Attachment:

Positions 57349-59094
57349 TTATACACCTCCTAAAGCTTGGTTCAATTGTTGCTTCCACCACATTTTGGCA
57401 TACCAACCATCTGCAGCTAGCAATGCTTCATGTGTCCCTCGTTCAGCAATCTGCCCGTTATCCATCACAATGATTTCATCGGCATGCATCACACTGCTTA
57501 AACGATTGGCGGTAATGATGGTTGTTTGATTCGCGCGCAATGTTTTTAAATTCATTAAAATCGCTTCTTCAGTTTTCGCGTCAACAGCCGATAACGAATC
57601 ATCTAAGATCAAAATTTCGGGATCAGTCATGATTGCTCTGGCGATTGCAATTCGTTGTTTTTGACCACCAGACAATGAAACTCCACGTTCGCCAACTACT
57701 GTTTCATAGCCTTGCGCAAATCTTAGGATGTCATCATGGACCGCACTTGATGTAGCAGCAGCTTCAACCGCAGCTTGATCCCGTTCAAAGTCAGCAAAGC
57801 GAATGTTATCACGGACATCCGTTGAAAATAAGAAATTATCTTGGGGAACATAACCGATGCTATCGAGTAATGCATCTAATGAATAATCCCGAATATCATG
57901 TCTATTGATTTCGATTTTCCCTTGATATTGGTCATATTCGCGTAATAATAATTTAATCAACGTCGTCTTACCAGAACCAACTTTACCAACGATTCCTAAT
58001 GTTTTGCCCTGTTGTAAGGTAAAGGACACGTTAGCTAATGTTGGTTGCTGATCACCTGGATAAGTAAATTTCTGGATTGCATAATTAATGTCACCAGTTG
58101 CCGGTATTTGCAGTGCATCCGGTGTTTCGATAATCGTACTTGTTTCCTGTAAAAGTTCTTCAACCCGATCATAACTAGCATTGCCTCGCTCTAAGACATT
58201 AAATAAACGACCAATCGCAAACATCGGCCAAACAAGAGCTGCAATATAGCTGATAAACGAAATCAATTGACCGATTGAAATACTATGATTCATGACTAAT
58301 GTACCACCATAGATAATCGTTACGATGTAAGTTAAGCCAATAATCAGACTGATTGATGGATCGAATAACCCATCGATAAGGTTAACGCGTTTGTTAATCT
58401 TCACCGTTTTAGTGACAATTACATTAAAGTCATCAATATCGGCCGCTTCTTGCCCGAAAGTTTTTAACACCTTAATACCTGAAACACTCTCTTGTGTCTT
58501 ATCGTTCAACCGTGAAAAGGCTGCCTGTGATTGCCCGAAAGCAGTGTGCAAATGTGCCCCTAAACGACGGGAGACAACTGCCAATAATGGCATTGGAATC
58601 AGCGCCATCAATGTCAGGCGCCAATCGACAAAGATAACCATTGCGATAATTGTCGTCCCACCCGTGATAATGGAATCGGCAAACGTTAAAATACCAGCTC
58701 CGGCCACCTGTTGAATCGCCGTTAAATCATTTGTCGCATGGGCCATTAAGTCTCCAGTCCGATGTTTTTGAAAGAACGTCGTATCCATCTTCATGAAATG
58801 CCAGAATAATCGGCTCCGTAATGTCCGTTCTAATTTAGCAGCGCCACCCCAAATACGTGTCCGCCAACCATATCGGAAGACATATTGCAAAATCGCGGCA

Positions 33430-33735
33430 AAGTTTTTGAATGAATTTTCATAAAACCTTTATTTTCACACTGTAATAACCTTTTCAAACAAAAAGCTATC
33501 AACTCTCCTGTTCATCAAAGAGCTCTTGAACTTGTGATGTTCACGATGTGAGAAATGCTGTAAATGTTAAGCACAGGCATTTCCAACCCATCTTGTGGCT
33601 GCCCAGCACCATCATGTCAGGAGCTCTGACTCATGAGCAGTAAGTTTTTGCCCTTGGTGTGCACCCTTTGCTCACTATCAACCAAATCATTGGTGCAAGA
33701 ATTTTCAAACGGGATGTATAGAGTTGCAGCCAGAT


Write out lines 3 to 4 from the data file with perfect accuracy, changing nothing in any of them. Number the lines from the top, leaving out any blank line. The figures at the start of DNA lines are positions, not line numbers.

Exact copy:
57401 TACCAACCATCTGCAGCTAGCAATGCTTCATGTGTCCCTCGTTCAGCAATCTGCCCGTTATCCATCACAATGATTTCATCGGCATGCATCACACTGCTTA
57501 AACGATTGGCGGTAATGATGGTTGTTTGATTCGCGCGCAATGTTTTTAAATTCATTAAAATCGCTTCTTCAGTTTTCGCGTCAACAGCCGATAACGAATC